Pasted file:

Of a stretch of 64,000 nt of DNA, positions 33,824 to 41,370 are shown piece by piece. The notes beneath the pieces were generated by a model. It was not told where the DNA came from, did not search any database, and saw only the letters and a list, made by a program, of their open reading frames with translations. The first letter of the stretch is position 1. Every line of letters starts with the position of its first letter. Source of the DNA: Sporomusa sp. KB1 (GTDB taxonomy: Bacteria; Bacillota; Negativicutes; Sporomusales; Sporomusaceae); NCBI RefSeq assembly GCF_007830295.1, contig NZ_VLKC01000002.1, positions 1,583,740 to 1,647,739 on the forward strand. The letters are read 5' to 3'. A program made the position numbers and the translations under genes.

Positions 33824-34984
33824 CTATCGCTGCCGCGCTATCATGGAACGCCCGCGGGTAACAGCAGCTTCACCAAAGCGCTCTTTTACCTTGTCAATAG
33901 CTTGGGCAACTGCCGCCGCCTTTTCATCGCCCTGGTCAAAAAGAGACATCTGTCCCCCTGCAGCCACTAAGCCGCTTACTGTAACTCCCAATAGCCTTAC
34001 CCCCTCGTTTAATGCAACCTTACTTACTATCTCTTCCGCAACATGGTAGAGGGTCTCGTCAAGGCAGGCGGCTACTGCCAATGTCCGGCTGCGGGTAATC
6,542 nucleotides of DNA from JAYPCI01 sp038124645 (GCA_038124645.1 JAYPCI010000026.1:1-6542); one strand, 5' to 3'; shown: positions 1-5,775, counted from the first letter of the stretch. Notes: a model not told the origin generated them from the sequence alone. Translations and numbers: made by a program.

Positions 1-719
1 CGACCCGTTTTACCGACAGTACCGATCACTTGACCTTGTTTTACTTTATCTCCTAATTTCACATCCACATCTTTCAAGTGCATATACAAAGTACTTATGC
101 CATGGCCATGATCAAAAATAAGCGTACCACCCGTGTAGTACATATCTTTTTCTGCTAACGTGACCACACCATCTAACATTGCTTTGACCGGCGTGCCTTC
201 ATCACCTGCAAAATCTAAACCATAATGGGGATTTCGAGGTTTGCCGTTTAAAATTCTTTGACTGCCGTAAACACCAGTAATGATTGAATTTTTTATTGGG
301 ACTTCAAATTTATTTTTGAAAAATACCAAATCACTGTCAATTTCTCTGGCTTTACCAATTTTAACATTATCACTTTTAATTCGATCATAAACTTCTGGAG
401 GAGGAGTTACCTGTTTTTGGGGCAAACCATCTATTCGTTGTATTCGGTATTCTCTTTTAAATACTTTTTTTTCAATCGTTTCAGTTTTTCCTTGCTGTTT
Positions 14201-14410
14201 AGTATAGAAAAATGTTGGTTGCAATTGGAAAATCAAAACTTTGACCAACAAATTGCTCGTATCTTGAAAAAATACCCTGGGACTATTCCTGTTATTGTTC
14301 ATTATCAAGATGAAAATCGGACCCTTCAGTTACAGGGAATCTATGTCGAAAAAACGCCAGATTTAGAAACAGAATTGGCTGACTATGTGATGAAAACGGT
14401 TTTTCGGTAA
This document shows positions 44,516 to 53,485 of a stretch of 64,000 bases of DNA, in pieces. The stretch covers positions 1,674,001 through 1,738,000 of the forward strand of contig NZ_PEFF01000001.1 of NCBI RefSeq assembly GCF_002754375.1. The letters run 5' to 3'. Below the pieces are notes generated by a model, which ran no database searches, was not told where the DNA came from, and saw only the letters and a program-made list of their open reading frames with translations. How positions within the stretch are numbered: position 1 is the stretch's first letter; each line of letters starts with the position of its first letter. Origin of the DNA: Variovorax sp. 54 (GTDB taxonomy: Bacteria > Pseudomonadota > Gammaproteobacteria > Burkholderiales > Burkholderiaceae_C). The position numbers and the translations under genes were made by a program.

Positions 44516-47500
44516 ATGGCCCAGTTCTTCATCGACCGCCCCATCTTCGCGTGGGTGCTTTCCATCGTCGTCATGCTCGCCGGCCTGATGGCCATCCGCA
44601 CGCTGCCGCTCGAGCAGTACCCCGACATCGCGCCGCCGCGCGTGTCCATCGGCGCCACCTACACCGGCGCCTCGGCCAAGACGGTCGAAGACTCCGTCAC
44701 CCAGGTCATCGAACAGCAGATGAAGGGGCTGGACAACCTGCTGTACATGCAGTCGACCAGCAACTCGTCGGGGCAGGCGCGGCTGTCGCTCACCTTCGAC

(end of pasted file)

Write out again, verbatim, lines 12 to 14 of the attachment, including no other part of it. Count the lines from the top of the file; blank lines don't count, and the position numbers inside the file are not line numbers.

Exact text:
401 GAGGAGTTACCTGTTTTTGGGGCAAACCATCTATTCGTTGTATTCGGTATTCTCTTTTAAATACTTTTTTTTCAATCGTTTCAGTTTTTCCTTGCTGTTT
Positions 14201-14410
14201 AGTATAGAAAAATGTTGGTTGCAATTGGAAAATCAAAACTTTGACCAACAAATTGCTCGTATCTTGAAAAAATACCCTGGGACTATTCCTGTTATTGTTC